All Russian monarchs paid special attention to the state of the embankment and the houses along it, and inspected it from time to time. If the appearance of the house didn’t correspond to the strict requirements, the owners of the house could be punished or fined.
By 1775 all the houses on “the English Embankment” belonged to rich English merchants, royal bankers, royal doctors, admirals and mechanics.
House 74. Source: Valeria Melnikova
House number 74 belonged to James Wylie, private doctor of Alexander I. In 1790 he was invited to Russia by the renowned doctor John Rogerson, who treated Catherine II, Paul I and Alexander I. The latter later retired and returned to England.
The idea of having English doctors originated with Peter’s father, Tsar Alexei Mikhailovich. His private doctor Samuel Collins even wrote a book upon his return to London, called The Present State of Russia.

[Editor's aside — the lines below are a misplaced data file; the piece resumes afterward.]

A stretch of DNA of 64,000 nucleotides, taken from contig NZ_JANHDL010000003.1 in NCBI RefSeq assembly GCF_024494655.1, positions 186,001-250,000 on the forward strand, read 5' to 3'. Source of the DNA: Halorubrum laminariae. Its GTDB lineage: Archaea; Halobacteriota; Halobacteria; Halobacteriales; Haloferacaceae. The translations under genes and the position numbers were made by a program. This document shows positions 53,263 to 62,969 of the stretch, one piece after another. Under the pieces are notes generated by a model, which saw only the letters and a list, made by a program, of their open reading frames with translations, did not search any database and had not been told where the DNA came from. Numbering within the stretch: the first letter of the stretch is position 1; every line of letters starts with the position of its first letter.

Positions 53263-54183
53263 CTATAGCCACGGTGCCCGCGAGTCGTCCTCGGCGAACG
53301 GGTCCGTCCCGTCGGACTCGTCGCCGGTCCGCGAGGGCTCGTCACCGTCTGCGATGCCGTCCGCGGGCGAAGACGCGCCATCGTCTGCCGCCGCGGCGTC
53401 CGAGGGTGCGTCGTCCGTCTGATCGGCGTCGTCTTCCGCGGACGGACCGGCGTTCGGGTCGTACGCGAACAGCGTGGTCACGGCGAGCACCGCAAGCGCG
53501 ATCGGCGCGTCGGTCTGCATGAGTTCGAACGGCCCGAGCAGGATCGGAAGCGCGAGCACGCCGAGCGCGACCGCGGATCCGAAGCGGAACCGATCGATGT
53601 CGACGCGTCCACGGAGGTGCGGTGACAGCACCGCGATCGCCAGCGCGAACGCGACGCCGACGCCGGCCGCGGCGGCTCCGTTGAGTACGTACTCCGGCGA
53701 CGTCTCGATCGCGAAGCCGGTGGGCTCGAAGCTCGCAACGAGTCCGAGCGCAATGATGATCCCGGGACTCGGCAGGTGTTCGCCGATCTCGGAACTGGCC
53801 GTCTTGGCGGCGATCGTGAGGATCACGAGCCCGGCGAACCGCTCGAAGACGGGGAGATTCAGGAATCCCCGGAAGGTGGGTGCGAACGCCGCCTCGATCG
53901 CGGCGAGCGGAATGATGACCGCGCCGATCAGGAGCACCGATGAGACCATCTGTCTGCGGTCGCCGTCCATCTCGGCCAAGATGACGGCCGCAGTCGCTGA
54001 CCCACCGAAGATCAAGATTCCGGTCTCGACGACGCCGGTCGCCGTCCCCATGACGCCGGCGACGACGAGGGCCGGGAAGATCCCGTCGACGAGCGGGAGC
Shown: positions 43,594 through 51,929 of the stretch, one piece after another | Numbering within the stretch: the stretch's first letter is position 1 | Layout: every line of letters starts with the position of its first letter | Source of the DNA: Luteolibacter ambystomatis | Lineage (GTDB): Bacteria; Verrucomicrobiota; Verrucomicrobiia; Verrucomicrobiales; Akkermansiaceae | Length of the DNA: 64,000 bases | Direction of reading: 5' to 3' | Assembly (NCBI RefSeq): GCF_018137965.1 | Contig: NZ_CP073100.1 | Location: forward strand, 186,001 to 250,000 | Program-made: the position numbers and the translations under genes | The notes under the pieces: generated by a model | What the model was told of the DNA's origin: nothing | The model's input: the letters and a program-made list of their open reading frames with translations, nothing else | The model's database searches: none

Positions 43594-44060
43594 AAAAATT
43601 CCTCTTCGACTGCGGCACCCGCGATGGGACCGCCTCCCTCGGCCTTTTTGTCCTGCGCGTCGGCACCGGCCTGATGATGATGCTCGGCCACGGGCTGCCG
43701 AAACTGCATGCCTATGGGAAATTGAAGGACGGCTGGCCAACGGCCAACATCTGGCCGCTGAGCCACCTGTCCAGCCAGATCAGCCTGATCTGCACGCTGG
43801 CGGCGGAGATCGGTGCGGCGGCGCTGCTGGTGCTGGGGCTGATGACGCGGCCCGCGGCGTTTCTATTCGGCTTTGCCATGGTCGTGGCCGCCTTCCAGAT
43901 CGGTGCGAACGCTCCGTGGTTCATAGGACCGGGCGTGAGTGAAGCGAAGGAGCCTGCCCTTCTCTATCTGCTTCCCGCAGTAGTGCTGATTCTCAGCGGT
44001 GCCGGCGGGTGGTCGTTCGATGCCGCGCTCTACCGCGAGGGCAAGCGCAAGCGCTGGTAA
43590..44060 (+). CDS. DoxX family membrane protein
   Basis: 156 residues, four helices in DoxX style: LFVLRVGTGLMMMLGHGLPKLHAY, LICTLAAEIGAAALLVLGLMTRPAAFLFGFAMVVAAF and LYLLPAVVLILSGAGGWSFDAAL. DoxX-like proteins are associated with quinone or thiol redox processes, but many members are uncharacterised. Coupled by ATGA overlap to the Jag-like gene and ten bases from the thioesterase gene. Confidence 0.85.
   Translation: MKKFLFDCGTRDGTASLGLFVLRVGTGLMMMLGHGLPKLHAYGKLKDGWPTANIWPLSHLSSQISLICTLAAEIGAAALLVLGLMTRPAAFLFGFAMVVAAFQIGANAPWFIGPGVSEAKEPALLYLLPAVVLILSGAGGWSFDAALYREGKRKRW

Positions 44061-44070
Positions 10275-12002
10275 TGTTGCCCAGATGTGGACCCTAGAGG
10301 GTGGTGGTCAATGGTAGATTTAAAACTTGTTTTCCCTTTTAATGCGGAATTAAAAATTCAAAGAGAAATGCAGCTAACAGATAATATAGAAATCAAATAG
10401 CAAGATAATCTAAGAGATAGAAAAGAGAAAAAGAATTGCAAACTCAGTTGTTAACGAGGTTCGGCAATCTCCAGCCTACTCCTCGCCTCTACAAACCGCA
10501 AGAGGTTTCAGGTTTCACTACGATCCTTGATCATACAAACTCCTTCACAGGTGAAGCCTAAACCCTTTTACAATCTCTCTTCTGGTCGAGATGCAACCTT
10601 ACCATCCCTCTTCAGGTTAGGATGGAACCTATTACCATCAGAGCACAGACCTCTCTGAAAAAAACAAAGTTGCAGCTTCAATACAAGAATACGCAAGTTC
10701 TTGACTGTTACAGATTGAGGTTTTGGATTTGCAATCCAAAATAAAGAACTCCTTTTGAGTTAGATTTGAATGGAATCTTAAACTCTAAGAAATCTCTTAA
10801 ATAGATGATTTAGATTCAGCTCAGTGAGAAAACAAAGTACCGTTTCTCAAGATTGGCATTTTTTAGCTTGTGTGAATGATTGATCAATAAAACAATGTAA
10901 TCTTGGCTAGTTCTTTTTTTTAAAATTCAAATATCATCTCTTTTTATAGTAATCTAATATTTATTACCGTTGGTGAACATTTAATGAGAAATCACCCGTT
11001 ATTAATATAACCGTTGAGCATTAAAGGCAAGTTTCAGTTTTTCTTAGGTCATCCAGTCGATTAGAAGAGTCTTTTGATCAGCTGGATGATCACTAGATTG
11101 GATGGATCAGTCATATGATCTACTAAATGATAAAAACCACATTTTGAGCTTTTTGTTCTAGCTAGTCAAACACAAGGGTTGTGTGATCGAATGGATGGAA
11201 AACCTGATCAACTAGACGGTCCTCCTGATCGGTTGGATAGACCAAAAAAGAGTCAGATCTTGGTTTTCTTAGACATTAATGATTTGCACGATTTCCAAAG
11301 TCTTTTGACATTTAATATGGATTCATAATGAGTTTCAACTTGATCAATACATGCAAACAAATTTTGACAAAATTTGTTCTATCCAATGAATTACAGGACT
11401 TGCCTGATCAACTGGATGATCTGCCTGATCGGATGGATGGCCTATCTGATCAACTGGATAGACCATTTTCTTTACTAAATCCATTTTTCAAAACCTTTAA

Not only did Russian monarchs owe their health to English doctors, but ordinary people too. It was Thomas Dimsdale, an English doctor, who first carried out a vaccination against smallpox in St. Petersburg during the reign of Catherine II (the Great). The empress decided to begin by receiving a vaccination herself and thereby show an example to her people.
Lampi, Johann Baptist, I. Portrait of Catherine II, 1794. Source: courtesy of the State Hermitage Museum, St. Petersburg
For this purpose Dimsdale brought an ill boy named Sasha Markov into Catherine’s private rooms, which was extremely risky. But at that time there were no vaccines or syringes, so the doctor had to take some particles of the smallpox from the body of the sick child and place them into a cut made on the arm of the Empress.
Signs of English Petersburg. Source: Valeria Melnikova